New South Wales has by far the most crematoriums of any Australian state.

The vast majority are privately owned, with many of these operated and controlled by InvoCare – Australia’s largest funeral operator.

There are a small amount of publicly run crematoriums in New South Wales, however they are few and far between.

Crematoriums in New South Wales

Glenmorus GardensAlburyLG
Morningside CrematoriumAlburyPrivate
Avondale Crematorium AlburyAlburyPrivate
Piddingtons Funeral Home & CrematoriumArmidalePrivate
Avondale Crematorium AlstonvilleBallinaPrivate
Bathurst Cemetery & CrematoriumBathurstPrivate
Clavering Park Memorial Gardens & CrematoriumBega ValleyPrivate
Castlebrook Memorial ParkBlacktownPrivate
Pinegrove Memorial ParkBlacktownPrivate
Leura Memorial Gardens CrematoriumBlue MountainsPrivate
Broken Hill CrematoriumBroken HillPrivate
Macarthur Grange CrematoriumCamdenPrivate
Mackay Family CrematoriumCentral CoastPrivate
Palmdale Lawn Cemetery & Memorial ParkCentral CoastPrivate
St Patrick’s of Nulkaba Pty LtdCessnockPrivate
Riverview CrematoriumClarence ValleyPrivate
Hogbin Drive Crematorium & Memorial GardensCoffs HarbourPrivate
Coffs Harbour Crematorium & Memorial GardensCoffs HarbourPrivate
Western Sydney CrematoriumCumberlandCrown
Rookwood Memorial GardensCumberlandPrivate
Western Districts Memorial ParkDubbo RegionalPrivate
Dubbo City CrematoriumDubbo RegionalPrivate
Broulee Memorial Gardens & CrematoriumEurobodallaPrivate
Lake Mulwala CrematoriumFederationPrivate
Michael Hanley’s Family Funeral HomeForbesPrivate
Craig’s Hill ColumbariumGoulburn MulwareePrivate
Lightfoot & Co GunnedahGunnedahPrivate
Sapphire City CrematoriumInverellPrivate
Chain O Ponds Memorial ParkKempseyPrivate
Lake Macquarie Memorial ParkLake MacquariePrivate
Lismore Memorial GardensLismoreLG
Forest Lawn Memorial ParkLiverpoolPrivate
Manning Great Lakes Memorial GardensMid-CoastPrivate
Murray Valley CremationsMurray RiverPrivate
Golden Rivers CrematoriumMurray RiverPrivate
Newcastle Memorial ParkNewcastlePrivate
Canobolas Gardens CrematoriumOrangePrivate
Australian Cremation ServicesPenrithPrivate
Innes Gardens Memorial ParkPort Macquarie-HastingLG
Port Macquarie CrematoriumPort Macquarie-HastingPrivate
Hunter CrematoriumPort StephensPrivate
Port Stephens CremationsPort StephensPrivate
Eastern Suburbs Memorial Park (Botany Cemetery)RandwickCrown
Macquarie Park Cemetery & CrematoriumRydeCrown
Northern Suburbs Memorial ParkRydePrivate
Shoalhaven Memorial Gardens & Lawn CemeteryShoalhavenLG
Milton Ulladulla Cremation ServicesShoalhavenPrivate
Woronora General Cemetery & CrematoriumSutherlandCrown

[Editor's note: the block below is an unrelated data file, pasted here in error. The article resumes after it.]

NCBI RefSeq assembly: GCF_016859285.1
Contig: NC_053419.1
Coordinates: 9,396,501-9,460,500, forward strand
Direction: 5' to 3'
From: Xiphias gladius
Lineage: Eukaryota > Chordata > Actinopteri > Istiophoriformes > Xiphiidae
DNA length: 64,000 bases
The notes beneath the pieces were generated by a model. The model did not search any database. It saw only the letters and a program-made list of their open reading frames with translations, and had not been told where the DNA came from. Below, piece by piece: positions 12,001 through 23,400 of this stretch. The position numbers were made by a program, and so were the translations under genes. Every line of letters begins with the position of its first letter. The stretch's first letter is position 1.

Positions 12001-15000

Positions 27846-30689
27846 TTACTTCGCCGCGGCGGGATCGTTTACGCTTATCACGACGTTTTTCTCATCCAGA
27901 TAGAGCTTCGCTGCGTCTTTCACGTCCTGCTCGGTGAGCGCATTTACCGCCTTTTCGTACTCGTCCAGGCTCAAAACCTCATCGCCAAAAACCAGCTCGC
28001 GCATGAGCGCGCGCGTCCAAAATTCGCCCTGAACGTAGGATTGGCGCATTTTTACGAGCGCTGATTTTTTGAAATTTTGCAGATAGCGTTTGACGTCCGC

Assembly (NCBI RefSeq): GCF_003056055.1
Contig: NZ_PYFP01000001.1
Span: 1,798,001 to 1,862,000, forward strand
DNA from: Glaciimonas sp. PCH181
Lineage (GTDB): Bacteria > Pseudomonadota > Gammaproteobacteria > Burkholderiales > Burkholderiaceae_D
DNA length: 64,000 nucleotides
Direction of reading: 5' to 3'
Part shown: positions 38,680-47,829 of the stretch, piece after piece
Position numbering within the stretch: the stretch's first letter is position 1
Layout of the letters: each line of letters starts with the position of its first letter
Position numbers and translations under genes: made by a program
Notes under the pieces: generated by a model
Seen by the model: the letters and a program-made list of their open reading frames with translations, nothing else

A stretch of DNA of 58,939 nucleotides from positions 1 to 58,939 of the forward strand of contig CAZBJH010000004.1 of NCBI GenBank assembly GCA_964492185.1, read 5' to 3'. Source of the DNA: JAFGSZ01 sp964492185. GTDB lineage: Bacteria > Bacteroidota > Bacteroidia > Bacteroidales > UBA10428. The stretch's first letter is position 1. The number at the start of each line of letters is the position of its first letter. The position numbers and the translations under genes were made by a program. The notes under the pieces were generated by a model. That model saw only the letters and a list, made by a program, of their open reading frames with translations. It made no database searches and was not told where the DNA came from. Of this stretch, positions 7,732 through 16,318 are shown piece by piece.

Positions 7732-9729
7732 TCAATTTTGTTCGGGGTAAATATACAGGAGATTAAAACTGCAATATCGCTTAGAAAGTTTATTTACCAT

H N Olsen Funerals Pty LtdSutherlandPrivate
Lincoln Grove Memorial Gardens & CrematoriumTamworthPrivate
Tweed Valley Crematorium & Memorial GardensTweedLG
Tweed Heads Memorial GardensTweedPrivate
Melaleuca Station Memorial GardensTweedPrivate
Wagga Wagga Lawn Cemetery & CrematoriumWagga WaggaLG
Coomealla Gardens CrematoriumWentworthLG
Lakeside Memorial ParkWollongongPrivate
Mountain View CrematoriumWollongongPrivate

Scattering / Memorialising  Ashes in New South Wales

What can be done with the ashes once the applicant collects them?

The person who lodges an application for a cremation, often a relative or the executor of the estate, arranges to pick up the ashes.

Once the applicant has the ashes, they can be:

  • buried in a cemetery in a small plot or placement in columbarium or niche wall
  • preserved in a decorative urn and kept at home or some other favourite spot
  • scattered on private land, beach, river, public parks and sea or at a place that was significant to the deceased and families. It also depends on the personal wishes of the deceased.

Do you need any special permission to scatter the ashes?

It is important to get permission from the owners of private land or the Trust of Parks and reserves, or from local council for parks, beaches and playing fields as scattering of ashes may contravene the provisions of the Protection of the Environment Operations Act 1997 in terms of air or water pollution. Councils and other Government Authorities will set a time and place when these activities can be undertaken and can impose other conditions.

Disposal of ashes without consent from appropriate authorities may result in legal proceedings to be initiated against the person disposing the ashes.

Scattering at sea by boat

You must get permission from the master of the vessel or boat before scattering the ashes. Vessels can be chartered specifically to scatter ashes. Some precautions should be observed:

  • Pre loosen the lid of the ashes container or pre-drill large holes to make it easier to remove the lid or scatter the ashes when on board.
  • Be aware of the wind direction and scatter close to the water
  • Never just throw the ashes container overboard as it will float. Always empty the container into the sea.

Further information

NSW Public Health: 1300 066 055

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